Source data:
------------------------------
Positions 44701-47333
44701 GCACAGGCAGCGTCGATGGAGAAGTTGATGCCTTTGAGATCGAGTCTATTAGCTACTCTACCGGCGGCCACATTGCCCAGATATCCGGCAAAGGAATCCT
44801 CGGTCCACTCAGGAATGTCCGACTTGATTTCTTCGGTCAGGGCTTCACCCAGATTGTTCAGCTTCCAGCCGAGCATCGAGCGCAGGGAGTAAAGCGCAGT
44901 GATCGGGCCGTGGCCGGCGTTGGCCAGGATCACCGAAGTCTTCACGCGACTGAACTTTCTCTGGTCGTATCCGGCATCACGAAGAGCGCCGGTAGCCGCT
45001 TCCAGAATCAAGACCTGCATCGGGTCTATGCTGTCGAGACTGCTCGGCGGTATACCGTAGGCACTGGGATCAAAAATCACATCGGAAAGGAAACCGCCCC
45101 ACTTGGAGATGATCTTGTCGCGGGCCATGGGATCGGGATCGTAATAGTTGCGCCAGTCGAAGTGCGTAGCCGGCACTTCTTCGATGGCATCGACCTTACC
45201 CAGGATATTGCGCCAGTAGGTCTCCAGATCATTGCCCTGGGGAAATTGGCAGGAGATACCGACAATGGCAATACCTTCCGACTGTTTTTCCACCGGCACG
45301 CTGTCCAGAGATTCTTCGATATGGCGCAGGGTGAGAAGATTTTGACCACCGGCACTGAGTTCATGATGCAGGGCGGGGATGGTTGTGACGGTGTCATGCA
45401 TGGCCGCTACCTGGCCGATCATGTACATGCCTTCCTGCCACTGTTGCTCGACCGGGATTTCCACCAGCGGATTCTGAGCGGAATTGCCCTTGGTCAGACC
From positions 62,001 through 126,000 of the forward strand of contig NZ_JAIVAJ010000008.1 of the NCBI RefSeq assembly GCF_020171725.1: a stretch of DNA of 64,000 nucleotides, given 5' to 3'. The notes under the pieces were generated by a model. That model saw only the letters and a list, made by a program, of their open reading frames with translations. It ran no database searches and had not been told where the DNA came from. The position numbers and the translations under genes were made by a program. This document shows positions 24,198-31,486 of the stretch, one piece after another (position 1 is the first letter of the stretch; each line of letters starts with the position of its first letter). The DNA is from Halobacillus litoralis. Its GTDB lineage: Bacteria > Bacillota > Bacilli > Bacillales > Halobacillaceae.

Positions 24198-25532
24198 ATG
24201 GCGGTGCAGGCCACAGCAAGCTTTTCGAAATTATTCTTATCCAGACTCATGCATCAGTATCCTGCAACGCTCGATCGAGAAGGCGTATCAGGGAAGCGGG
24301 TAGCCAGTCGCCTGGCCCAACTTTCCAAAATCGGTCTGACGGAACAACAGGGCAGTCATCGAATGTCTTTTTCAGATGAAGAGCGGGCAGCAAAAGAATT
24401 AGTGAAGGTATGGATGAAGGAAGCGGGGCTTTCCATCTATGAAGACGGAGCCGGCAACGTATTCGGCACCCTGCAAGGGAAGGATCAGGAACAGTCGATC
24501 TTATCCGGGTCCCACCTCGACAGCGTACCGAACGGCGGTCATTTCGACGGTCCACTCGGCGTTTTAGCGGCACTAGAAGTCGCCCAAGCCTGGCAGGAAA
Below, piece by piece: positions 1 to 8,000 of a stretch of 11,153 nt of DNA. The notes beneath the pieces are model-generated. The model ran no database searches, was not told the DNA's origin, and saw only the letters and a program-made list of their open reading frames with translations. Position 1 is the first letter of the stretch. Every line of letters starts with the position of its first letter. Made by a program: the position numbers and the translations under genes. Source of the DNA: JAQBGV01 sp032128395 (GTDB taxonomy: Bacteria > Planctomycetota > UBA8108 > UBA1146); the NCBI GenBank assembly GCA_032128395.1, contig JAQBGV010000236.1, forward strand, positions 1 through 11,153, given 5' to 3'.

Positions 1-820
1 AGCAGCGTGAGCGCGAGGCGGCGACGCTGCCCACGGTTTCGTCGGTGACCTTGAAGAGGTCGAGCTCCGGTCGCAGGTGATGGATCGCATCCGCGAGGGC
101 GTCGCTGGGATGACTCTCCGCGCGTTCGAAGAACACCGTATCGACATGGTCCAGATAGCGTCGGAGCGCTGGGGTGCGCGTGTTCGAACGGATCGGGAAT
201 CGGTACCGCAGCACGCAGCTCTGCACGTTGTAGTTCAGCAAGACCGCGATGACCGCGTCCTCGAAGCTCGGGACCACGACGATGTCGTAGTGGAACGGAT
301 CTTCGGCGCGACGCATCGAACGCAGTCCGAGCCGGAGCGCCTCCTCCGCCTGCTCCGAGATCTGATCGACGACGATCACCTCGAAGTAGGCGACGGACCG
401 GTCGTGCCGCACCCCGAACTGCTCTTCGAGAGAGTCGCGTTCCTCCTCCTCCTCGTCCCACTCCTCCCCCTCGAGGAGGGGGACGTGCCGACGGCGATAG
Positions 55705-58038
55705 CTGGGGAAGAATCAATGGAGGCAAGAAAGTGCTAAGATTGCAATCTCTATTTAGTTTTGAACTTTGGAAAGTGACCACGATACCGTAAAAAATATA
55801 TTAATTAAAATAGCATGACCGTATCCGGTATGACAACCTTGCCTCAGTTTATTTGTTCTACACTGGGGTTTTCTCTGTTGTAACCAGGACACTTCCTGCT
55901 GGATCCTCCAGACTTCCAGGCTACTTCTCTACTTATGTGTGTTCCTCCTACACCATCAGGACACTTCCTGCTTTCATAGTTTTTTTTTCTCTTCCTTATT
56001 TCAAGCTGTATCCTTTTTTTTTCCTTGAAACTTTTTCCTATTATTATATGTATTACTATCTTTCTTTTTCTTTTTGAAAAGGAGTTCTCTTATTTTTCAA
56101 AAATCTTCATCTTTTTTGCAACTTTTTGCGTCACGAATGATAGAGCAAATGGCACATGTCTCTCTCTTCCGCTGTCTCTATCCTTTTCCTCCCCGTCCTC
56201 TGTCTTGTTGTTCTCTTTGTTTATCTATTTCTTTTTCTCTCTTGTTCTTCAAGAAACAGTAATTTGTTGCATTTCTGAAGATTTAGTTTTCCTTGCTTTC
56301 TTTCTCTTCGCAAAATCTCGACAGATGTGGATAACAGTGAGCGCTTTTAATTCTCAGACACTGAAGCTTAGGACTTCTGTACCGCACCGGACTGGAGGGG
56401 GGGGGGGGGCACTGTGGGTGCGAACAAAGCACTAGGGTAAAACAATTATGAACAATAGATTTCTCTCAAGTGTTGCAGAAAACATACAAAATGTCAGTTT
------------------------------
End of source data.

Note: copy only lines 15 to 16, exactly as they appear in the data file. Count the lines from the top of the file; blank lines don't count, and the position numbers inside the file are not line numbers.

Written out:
24401 AGTGAAGGTATGGATGAAGGAAGCGGGGCTTTCCATCTATGAAGACGGAGCCGGCAACGTATTCGGCACCCTGCAAGGGAAGGATCAGGAACAGTCGATC
24501 TTATCCGGGTCCCACCTCGACAGCGTACCGAACGGCGGTCATTTCGACGGTCCACTCGGCGTTTTAGCGGCACTAGAAGTCGCCCAAGCCTGGCAGGAAA